A Jewish woman in the United Kingdom recently opened up about what it was like to be the neighbor of Nazi leader Adolf Hitler in Munich, Germany, in the 1920s and 1930s.

Alice Frank Stock, 101, told the Daily Mail that she lived several doors away from Hitler in an apartment building on Prinzregentplatz in Munich but rarely saw him, usually only when he entered the building.

“I saw him once or twice coming home, too. His car would draw up. Two SS men would jump out and stand on either side, and he would rush up to the house, terrified obviously of someone who would try and kill him,” she recalled. “I never spoke to him.”

Stock remembered seeing a coffin being removed from Hitler’s apartment and thinking it belonged to his niece, Geli Raubal, who lived with him and committed suicide there in 1931. Hitler was reportedly in a relationship with her, the daughter of his half-sister.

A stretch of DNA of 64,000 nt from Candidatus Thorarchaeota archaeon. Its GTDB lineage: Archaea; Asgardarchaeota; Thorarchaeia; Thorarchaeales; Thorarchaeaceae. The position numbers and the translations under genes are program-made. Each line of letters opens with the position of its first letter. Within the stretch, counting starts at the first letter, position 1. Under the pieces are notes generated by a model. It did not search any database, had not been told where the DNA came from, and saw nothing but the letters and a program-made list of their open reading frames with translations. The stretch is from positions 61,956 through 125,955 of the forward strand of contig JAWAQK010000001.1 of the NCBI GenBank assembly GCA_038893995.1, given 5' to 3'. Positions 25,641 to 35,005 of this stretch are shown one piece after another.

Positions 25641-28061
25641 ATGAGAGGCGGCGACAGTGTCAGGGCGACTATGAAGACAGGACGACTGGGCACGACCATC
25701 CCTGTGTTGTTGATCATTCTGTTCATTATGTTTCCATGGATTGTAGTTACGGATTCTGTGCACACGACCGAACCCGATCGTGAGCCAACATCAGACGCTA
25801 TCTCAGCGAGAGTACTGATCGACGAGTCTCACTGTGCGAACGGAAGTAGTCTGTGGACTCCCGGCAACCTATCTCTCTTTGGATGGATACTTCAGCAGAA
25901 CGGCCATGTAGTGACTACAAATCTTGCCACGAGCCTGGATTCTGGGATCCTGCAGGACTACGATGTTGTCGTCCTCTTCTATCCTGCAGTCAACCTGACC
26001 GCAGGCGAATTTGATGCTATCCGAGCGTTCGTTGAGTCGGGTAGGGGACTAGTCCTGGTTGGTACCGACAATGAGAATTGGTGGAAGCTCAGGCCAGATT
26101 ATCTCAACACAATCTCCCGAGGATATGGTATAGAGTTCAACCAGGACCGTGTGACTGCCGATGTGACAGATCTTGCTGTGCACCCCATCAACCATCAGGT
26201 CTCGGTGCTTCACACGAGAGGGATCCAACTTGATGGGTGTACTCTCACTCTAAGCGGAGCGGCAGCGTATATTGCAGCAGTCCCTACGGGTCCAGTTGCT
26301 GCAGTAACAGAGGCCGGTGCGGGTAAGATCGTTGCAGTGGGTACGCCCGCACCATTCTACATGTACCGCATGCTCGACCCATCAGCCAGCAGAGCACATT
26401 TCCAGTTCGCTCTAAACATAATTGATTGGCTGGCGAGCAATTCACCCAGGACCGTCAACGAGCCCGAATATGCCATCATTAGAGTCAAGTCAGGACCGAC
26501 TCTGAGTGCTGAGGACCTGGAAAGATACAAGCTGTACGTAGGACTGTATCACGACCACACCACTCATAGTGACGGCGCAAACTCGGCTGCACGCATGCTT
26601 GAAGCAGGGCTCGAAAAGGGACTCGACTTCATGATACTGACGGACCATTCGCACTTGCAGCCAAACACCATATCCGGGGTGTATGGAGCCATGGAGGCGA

“I think a niece of Hitler’s was living there and then she died,” said Stock. “There was speculation of how and when she died. I think there was truth in it that the coffin was carried out and in it was a woman. But there was no confirmation ever, and you couldn’t talk openly” about it.

She also recalled her family’s Catholic and “anti-Hitler” cook once saying that Hitler “should be hanged.”

Stock warned her: “You’ll get us all into a concentration camp.”

Stock went to Switzerland when she was 17 because of the growing threat against Jews in Germany, and then to the United Kingdom, where her parents joined her as they fled persecution in Germany shortly before the start of World War II. The family was forced to sell a 200-year-old violin to secure the funds necessary for a permit to be with Stock.

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